It’s almost 4 years to the day that I had the unreserved pleasure of reviewing Divine Ascension’s previous release “Liberator”, and damn fine piece of Symphonic Metal it was too. Four years is a long time between releases and although the band have been playing gigs with the likes of Blind Guardian and enjoying a lengthy tour of Europe with Stratovarius and Gloryhammer, they have also, it appears on the evidence here, been taking the time to refine their already impressive sound.

Continuing the stance the band made on “Liberator”, they have not only nurtured the Progressive and Power metal sides of their Symphonic Metal delivery, they have also taken great care to make sure that there is plenty to hook onto in the vocal department as well as musically. Happily (for me anyway) the choruses aren’t blatant or obvious, they have a more subtle catchiness that follows on perfectly from a verse or bridge, rather than the default setting of Symphonic Metal bands who…build…and build…then here…iiiiss (dun-dun-dipidy-duuuuhhhn…) THE CHOOOORUUUUUSSS! I’m sure fans of the genre will know what I mean. Also like the previous album, the music and vocals are one, each seems to shape the other, there is a lot of effort that goes into intelligent arrangement on a Divine Ascension release.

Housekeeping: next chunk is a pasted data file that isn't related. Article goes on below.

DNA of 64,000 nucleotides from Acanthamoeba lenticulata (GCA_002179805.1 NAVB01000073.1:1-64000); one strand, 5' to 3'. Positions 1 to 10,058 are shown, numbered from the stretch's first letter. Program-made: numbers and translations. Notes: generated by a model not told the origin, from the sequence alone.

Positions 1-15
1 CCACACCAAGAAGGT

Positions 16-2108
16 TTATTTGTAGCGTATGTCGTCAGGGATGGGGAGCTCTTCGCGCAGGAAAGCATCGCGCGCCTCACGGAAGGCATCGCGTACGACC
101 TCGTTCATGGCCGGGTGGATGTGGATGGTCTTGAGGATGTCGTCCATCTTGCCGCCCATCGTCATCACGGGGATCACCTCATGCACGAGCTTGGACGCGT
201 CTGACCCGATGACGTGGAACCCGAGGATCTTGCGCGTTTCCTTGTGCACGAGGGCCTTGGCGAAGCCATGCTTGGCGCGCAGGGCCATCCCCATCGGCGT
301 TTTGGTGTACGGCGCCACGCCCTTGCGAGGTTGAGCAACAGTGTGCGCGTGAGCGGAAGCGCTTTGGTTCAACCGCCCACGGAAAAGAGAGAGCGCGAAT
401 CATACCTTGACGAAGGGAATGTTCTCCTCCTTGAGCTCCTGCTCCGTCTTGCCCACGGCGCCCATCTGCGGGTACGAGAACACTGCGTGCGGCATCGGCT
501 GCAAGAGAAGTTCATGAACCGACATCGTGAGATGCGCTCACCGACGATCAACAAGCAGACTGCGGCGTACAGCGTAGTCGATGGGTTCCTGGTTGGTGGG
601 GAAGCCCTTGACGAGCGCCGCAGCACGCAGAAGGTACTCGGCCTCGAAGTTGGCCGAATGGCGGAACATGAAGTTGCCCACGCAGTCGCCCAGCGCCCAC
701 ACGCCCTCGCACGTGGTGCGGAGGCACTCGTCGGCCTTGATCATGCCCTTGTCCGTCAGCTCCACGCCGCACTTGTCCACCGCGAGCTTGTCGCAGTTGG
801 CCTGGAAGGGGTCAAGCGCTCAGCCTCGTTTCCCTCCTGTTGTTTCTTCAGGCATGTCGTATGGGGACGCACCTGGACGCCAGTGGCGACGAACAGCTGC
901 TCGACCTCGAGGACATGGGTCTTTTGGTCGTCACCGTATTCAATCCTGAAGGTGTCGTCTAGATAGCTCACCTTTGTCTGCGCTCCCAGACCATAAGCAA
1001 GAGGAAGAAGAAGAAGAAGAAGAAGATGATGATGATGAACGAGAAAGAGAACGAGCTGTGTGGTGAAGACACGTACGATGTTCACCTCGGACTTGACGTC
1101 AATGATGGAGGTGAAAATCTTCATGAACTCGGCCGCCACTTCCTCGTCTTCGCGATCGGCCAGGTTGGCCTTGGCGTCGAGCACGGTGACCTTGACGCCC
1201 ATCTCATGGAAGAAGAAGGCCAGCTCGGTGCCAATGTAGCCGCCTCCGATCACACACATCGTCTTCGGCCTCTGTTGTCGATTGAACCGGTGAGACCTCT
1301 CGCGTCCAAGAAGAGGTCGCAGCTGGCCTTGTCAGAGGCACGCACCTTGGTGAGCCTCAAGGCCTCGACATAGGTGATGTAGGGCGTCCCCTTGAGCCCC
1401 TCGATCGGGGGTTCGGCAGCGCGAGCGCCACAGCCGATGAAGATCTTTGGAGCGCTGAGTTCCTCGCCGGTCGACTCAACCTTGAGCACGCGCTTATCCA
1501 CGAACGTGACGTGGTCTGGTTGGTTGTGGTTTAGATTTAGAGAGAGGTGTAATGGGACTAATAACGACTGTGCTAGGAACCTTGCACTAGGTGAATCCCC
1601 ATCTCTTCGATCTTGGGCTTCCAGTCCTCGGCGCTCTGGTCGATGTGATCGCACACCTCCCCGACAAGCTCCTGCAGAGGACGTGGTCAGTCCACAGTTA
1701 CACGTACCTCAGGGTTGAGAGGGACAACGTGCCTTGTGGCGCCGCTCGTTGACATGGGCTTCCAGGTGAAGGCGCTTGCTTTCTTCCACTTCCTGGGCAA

Divine Ascension have plenty in common with Triosphere, Delain and Revamp (now THERE is a 4 band bill I would love to see!) and fans of any of those bands will thoroughly enjoy Divine Ascension, but they also push forward their own individual sound. The intricate progressive touches along with the combination of their innovative rhythm section, varied guitar-lines, exuberant keyboards and stunning vocals all blend together to give the band an individual identity and sound that is undoubtedly their own. I also notice that with a singer called Jennifer Borg the band’s CD artwork has finally bowed to an inter-galactic sci-fi theme, it had to be done, and I’m sure 7 of 9 would be proud.

This is an album of very high professionalism. It has a cohesion and a continuity that shows care has been taken to not only arrange the individual songs, but also the order they are presented – it takes the listener on a journey rather than just throws 10 random songs at them. Just as the songs grow with every listen, this is a band who are also growing with every release. As proved on that recent European tour, not content to be one of Australia’s top Symphonic Metal bands, they are ready to impress the rest of the world.

(8.5/10 Andy Barker)